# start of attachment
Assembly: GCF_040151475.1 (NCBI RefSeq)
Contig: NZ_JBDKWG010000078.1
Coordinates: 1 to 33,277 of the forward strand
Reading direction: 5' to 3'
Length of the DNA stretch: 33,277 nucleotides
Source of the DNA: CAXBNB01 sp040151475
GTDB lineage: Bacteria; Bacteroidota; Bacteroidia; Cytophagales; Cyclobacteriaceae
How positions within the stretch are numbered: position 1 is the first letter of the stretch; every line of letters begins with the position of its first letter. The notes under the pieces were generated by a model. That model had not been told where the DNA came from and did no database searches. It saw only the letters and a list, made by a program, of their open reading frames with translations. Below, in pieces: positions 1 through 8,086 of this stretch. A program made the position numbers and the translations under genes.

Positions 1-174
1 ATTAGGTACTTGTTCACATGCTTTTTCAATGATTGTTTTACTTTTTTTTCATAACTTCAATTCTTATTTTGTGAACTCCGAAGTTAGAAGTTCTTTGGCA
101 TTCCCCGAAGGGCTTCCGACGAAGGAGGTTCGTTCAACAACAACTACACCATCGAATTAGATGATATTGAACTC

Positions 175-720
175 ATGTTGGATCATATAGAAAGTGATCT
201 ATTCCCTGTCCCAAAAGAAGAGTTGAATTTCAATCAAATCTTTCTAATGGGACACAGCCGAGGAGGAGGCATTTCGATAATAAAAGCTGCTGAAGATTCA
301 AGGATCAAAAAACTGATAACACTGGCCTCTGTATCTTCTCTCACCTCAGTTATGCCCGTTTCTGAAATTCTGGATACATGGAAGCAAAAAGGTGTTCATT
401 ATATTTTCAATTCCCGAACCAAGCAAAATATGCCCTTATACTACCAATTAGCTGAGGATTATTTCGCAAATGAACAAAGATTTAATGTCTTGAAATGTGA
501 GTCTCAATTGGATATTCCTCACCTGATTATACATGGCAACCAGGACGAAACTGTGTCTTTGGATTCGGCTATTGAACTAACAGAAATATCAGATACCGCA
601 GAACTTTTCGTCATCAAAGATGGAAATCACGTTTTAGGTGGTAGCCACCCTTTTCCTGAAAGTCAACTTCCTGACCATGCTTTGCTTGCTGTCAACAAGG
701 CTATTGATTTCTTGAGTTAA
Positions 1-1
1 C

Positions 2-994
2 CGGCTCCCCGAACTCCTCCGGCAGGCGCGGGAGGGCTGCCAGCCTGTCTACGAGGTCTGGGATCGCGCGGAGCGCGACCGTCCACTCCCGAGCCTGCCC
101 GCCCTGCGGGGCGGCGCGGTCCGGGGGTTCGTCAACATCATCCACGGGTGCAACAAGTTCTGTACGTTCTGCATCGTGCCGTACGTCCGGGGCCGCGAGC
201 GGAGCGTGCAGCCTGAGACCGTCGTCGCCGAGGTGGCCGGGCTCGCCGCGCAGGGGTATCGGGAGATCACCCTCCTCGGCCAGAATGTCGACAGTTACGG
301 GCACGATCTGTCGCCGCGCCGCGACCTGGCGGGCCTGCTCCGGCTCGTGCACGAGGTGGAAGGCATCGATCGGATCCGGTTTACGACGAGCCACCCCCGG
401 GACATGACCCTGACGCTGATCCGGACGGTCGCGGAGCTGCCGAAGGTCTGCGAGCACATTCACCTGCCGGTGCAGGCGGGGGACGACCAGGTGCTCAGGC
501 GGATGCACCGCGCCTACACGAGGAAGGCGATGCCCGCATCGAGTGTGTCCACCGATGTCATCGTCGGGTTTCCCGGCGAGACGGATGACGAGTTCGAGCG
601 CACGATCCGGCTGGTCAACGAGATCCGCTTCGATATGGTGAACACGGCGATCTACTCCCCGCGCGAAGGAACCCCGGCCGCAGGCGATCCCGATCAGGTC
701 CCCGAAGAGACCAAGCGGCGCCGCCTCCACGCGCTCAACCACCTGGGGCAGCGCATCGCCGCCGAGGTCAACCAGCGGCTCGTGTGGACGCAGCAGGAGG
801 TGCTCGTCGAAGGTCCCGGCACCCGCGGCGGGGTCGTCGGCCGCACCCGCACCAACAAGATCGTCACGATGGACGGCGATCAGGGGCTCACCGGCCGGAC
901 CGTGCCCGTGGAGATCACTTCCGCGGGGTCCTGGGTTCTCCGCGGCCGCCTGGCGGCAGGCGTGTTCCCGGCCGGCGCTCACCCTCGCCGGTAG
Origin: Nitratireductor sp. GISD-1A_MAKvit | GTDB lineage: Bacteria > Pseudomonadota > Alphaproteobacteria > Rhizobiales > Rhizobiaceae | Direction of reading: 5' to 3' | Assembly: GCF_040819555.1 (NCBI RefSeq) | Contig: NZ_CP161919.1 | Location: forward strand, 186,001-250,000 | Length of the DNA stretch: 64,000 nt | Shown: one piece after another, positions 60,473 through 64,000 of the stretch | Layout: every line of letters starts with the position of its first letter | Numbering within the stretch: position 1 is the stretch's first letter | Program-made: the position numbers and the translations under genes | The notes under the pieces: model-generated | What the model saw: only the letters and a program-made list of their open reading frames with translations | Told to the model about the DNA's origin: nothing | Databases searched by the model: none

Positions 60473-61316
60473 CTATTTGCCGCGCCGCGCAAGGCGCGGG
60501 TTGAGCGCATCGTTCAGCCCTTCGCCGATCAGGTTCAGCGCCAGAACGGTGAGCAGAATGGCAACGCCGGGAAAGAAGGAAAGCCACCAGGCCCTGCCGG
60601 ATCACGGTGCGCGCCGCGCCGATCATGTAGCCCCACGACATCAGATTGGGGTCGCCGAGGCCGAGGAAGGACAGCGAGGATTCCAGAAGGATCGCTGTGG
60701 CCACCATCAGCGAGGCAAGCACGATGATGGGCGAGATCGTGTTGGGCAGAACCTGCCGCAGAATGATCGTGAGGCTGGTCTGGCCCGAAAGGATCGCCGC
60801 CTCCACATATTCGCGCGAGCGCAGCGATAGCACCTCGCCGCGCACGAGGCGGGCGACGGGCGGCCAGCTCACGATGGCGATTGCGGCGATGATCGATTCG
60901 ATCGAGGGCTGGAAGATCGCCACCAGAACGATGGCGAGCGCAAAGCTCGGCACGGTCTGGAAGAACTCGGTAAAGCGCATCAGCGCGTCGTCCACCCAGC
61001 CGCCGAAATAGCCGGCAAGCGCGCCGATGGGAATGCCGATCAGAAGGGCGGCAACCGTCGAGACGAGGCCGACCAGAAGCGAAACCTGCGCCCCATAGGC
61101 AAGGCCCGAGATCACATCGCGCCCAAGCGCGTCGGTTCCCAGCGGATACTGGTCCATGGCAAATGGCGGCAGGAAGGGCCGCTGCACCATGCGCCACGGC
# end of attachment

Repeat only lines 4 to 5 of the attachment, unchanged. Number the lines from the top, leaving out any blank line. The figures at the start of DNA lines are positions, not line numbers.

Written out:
Reading direction: 5' to 3'
Length of the DNA stretch: 33,277 nucleotides